Alongside the six co-developed projects, there are a number of GWF funded projects under both the Pillar 1-2 "Transformative Science, Big Data and Decision Tools" project theme and the Pillar 3 "User Question-led" project theme which are engaging and co-creating research processes and outcomes with Indigenous communities:

Collaborative Modelling Framework for Water Futures and Holistic Human Health

Principal Investigator: Lalita Bharadwaj, University of Saskatchewan

Using diverse data sources, the project is developing a model framework with Agent Based Modelling to assess and investigate complex interactions and feedbacks between human and natural systems, communicate understanding of the comprehensive impacts of flooding, and improve mitigation measures for Indigenous communities by evaluating and supporting health services, emergency planning, and management.


Adaptation Governance and Policy Changes in Relation to a Changing Moisture Regime Across the Boreal Forest

Principal Investigator: Colin Laroque, University of Saskatchewan

The project will provide an improved ground-up framework of vulnerability assessments to improve current provincial and national structures of forest governance and management practices under climate change and future climatic variability. Information and expertise through data and scientific understanding is applied to develop adaptation tools that address priority issues facing industry, government, and Indigenous communities in the southern Boreal Forest. 

Sensors and Sensing Systems for Water Quality Monitoring

Principal Investigator: Ravi Selvaganapathy, McMaster University

Project Managers: Rana Attalla

The project aims to develop low-cost sensing systems and implementation strategies for long-term monitoring of water quality parameters, including developing and integrating capability for the sensing system to detect pathogens, heavy metals, oxidants, and nutrients. This outcome will increase detailed understanding of the effect of human activities on ecosystems and water by monitoring the presence of contaminants and their variation over different time scales. Sensor design, field testing, deployment, maintenance, and data collection will be done in collaboration with interested partners, including the Six Nations of the Grand River and the Lubicon Cree of Little Buffalo, Alberta through the Pillar 3 partner project “Co-Creation of Indigenous Water Quality Tools."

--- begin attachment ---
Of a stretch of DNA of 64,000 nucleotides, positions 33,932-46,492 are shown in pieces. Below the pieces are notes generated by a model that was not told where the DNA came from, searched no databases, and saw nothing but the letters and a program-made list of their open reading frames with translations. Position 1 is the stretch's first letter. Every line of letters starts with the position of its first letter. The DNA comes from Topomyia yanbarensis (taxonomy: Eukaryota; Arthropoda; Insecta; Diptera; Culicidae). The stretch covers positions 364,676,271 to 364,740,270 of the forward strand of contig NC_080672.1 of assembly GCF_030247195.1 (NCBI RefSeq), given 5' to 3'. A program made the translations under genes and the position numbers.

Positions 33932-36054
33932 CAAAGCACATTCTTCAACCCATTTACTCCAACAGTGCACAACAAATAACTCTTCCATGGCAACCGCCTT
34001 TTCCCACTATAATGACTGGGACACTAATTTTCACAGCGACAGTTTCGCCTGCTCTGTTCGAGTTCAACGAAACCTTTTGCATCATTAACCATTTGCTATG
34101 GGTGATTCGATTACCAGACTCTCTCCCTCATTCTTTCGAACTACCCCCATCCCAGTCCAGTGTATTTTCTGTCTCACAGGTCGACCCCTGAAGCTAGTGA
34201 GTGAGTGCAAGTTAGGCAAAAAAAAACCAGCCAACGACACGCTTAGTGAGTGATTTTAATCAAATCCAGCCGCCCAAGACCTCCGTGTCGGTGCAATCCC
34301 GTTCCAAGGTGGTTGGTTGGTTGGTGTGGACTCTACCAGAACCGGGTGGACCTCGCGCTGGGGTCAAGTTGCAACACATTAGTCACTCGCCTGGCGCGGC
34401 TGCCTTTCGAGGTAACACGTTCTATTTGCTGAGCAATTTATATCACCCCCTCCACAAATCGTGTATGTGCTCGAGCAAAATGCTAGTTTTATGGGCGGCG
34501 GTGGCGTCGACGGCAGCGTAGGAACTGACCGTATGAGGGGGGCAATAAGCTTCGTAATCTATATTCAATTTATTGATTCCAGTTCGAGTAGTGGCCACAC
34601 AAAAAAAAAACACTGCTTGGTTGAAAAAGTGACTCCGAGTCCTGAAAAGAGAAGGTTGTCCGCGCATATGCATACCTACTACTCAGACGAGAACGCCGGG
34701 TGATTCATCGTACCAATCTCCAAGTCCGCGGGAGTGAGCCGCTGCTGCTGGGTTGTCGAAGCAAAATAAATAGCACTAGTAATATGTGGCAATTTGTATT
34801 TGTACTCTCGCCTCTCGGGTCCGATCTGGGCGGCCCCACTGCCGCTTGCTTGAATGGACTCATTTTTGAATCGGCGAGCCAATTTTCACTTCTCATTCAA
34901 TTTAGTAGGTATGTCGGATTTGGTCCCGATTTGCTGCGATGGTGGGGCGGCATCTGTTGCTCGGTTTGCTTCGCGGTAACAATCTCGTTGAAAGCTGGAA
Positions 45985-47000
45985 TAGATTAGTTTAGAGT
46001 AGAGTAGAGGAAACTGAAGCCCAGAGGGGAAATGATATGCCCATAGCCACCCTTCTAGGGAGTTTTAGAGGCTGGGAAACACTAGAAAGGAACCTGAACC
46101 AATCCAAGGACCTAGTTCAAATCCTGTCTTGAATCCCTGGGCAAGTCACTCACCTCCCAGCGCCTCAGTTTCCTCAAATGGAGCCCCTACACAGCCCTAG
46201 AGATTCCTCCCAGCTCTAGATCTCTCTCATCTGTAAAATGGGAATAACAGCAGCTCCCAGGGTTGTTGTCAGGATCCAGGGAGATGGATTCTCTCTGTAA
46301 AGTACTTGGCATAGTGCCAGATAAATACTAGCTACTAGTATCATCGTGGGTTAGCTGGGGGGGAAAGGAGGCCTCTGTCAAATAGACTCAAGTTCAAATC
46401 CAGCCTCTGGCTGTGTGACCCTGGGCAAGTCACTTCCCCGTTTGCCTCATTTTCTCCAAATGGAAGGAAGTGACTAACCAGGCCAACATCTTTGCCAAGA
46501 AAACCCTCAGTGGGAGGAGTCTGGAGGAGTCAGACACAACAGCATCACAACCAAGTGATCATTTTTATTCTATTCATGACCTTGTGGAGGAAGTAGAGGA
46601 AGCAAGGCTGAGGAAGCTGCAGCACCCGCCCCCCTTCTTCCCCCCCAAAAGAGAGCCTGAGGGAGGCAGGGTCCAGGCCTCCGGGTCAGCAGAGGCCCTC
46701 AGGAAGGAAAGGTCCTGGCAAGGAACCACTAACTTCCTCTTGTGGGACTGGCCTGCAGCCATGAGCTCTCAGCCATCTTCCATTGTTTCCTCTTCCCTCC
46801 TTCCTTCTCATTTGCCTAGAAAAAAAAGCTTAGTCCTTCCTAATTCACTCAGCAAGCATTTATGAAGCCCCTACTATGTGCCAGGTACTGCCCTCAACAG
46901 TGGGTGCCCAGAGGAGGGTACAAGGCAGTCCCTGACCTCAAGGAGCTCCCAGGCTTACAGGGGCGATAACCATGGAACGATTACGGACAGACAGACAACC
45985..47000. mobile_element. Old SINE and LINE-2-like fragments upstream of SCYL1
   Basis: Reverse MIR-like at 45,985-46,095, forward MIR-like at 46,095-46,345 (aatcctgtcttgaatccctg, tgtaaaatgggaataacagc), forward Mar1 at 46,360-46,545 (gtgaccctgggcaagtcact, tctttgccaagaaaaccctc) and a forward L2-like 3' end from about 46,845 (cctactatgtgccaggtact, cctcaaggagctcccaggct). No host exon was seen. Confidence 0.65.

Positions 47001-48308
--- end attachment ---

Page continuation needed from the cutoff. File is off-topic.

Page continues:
Co-Creation of Indigenous Water Quality Tools

Principal Investigator: Dawn Martin-Hill, McMaster University

Project Manager: Laura Beaudin

The project works with the Six Nations of the Grand River and the Lubicon Cree Nation of Little Buffalo, Alberta to build community capacity to monitor source waters with environmental sensors, addressing concerns regarding water quality, ecological integrity of source waters, and governance of these waters. Partnering with the “Sensors and Sensing Systems for Water Quality Monitoring” Pillar 1-2 research project creates an opportunity for collaboration between community members and researchers on sensor design, deployment and maintenance for long-term monitoring. Co-creation of an appropriate user interface through translation between English and native languages will facilitate community access to data obtained from the project.

Northern Water Futures

Principal Investigator: Jennifer Baltzer, Wilfrid Laurier University

The project seeks to expand the capacity for research and monitoring in the Northwest Territories and improve the understanding of long-term sustainability in water resources in an area that is facing increasing resource exploitation and production with associated infrastructure construction, while also being one of the most rapidly warming regions on Earth. Co-development of health and risk communication strategies are used to translate results from monitoring, incorporating a risk-benefit approach that promotes the use of country foods in order to improve nutrition and food security while lessening contaminant exposure among First Nations in the Mackenzie Valley.

Prairie Water

Principal Investigators: Chris Spence and Colin Whitfield, University of Saskatchewan

Prairie Water focuses on sustainable water management for civic and provincial policy makers and urban, rural, and Indigenous communities on the Canadian Prairies. Hydrology, groundwater, wetlands and governance project themes work in conjunction to enhance water resilience in Prairie communities under a changing climate.